It was our custom to put household waste under a coconut or banana in the yard. Thus they became fertilizer for kitchen cultivation. Back then, our kitchen waste was the kind of thing nature could contain. That was the size of it. Times have changed. More people in the city. No vacancies. Thodi crops are no longer a source of income. With the change in the nature of the materials we use at home, the problems caused by household waste have intensified.
Anything up to salt we buy wrapped in plastic wrap. Just hang them in a plastic kit again. Then the rice, curry, plastic and vegetable waste are tied in the same kit and dumped in public. No one thought that some rules and some methods should be adopted to suit the changing times.
Not only is the amount of waste increasing, but it is being dumped all over the country without being treated. The result? Many epidemics that were eradicated gradually returned to Kerala and posed a serious challenge to our public health system. Streams, ponds and canals became infected. Due to the special topography, the effluent from the dumped waste spreads rapidly. In 2003, the state was hit by an outbreak of dengue. 2006 was a year of epidemics. Chikungunya shook our entire health care system. Every monsoon is becoming a time of epidemics.
Evidence from our ancient culture shows that our ancestors were very careful about hygiene from ancient times. Our ancestors recognized that cleanliness is a culture. Hygiene is as important for health as it is for the individual and the community. Moreover, health is inextricably linked with hygiene.
We do not realize that recurring epidemics are a reward for our poor hygiene. Garbage dumps, stinking roadsides and dirty public places gnaw at us without distinction between village and town. Authorities are turning a blind eye to what to do with the waste. Conflicts are erupting in many parts of the state over waste. Things have gotten to the point where the court is intervening. Yet the problem remains problematic. Everyone knows that hygiene is necessary. Yet we live without sanitation.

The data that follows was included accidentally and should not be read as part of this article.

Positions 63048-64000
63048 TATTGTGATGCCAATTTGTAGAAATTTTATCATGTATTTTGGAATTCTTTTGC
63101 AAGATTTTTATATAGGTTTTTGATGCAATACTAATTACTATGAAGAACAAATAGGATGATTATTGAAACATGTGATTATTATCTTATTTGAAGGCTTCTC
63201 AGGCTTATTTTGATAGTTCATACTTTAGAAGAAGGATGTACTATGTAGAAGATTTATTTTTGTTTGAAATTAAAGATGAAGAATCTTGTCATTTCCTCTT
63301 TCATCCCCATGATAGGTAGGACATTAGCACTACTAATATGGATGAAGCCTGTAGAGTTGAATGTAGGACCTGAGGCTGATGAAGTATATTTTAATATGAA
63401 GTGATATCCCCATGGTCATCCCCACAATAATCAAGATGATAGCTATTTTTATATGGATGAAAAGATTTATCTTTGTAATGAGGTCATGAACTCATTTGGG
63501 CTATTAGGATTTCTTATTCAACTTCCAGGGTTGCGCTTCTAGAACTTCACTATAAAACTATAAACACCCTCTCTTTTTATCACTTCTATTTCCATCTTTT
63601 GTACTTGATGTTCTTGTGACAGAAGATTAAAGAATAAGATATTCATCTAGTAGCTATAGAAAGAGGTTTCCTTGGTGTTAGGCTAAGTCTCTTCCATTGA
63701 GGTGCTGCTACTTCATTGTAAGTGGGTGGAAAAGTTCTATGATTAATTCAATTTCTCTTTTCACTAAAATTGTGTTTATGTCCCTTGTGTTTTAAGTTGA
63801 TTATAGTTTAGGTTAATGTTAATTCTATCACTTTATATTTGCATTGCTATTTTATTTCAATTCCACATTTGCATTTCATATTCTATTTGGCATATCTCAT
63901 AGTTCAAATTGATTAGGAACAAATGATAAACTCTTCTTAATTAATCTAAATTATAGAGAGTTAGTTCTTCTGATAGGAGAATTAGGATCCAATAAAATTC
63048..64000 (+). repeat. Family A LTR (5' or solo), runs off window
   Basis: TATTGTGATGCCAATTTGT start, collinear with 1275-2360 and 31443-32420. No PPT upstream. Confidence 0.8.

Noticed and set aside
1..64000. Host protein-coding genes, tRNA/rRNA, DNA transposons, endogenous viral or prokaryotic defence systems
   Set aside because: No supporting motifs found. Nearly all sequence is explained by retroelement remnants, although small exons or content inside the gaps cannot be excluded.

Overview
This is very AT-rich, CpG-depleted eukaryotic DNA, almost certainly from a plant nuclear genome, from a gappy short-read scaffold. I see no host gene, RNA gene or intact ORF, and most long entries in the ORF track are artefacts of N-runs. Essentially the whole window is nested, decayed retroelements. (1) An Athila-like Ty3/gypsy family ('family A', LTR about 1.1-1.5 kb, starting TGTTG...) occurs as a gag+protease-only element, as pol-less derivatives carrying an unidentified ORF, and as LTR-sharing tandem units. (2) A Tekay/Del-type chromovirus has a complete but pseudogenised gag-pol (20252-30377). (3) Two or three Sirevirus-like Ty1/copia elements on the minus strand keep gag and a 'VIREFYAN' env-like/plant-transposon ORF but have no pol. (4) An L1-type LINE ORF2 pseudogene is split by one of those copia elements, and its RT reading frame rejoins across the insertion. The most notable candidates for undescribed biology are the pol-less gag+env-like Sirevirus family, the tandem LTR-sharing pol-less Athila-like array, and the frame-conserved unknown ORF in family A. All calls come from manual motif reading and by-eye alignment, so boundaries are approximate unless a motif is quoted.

Although all of the waste management methods mentioned here are practical, each has its own limitations and difficulties in implementation. It’s not as easy as dumping waste on the sidewalk or draining sewage into a ditch. Therefore, any method can be determined only by considering the amount of waste, the type of waste, the specificity of the soil, the location available, the time available, the cost of installation and the recurring cost.
An urban lifestyle that produces more and more waste is an inevitable creation of the contemporary capitalist system. Today market competition is not based on price, but through advertising and attractive packaging. More than half of the price is the cost of the sale. The United States consumes about 30 trillion tons of packaging materials each year. 20 lakh advertisements are sent every day. 25 lakh plastic bottles are used per hour. The lion’s share of inorganic urban waste is generated in this way.
In addition to this, the greed created by the capitalist consumer culture necessitates the terrible wastage of natural resources. As Gandhiji said, nature has all the resources we need. But our appetites are not in nature. Along with the increase in production, capitalism germinates among the consumers for those products. John Kenneth Galbright commented. Production of goods also creates desires that are thought to satisfy them. The main tool for creating such appetite is advertising. The illusion created by advertisements forces us to change everything from car and dress to household items as fashion changes. In fact, their use value has not diminished. That is why some call capitalism a waste system.